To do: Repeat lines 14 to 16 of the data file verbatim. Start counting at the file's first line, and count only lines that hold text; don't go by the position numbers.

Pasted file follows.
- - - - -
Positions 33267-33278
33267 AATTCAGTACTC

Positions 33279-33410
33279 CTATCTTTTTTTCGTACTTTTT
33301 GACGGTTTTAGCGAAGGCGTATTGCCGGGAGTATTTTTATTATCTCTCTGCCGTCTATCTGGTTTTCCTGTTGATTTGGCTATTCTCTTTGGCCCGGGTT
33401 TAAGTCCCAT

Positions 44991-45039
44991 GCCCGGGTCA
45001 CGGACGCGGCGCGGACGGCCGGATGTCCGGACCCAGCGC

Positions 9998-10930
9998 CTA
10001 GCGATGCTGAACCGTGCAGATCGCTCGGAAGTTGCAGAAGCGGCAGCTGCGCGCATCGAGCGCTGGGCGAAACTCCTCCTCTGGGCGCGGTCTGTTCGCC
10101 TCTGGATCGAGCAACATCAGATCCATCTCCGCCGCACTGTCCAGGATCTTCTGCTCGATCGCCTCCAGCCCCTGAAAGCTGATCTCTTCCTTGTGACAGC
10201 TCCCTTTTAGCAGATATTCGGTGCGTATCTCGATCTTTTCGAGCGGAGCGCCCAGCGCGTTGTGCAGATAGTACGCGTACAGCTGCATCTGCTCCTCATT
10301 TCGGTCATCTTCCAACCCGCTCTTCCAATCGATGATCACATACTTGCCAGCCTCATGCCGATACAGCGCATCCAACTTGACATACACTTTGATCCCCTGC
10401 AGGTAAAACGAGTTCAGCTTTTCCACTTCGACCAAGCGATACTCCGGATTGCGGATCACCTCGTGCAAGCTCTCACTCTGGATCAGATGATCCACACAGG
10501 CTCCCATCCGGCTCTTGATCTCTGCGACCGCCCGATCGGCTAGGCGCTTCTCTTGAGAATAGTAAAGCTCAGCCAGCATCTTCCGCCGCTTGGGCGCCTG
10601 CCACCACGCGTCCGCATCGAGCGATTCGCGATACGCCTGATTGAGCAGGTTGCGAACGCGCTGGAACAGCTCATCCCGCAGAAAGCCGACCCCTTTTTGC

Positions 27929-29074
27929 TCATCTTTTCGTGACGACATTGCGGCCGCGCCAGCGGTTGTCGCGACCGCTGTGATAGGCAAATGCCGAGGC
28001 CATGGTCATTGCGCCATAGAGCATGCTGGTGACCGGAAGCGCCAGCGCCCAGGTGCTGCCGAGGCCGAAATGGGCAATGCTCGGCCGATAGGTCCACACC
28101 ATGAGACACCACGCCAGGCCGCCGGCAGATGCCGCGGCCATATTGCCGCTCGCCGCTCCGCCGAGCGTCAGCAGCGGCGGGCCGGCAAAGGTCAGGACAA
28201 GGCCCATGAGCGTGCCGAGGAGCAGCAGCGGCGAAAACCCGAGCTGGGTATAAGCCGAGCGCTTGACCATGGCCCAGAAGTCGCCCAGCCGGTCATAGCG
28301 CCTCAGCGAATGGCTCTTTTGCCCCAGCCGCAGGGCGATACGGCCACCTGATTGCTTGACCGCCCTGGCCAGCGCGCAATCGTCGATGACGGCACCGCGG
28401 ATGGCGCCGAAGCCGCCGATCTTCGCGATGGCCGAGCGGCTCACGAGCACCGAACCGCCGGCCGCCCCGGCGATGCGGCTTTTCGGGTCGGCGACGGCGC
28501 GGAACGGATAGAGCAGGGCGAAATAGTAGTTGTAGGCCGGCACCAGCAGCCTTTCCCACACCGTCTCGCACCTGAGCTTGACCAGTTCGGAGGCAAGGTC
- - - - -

10201 TCCCTTTTAGCAGATATTCGGTGCGTATCTCGATCTTTTCGAGCGGAGCGCCCAGCGCGTTGTGCAGATAGTACGCGTACAGCTGCATCTGCTCCTCATT
10301 TCGGTCATCTTCCAACCCGCTCTTCCAATCGATGATCACATACTTGCCAGCCTCATGCCGATACAGCGCATCCAACTTGACATACACTTTGATCCCCTGC
10401 AGGTAAAACGAGTTCAGCTTTTCCACTTCGACCAAGCGATACTCCGGATTGCGGATCACCTCGTGCAAGCTCTCACTCTGGATCAGATGATCCACACAGG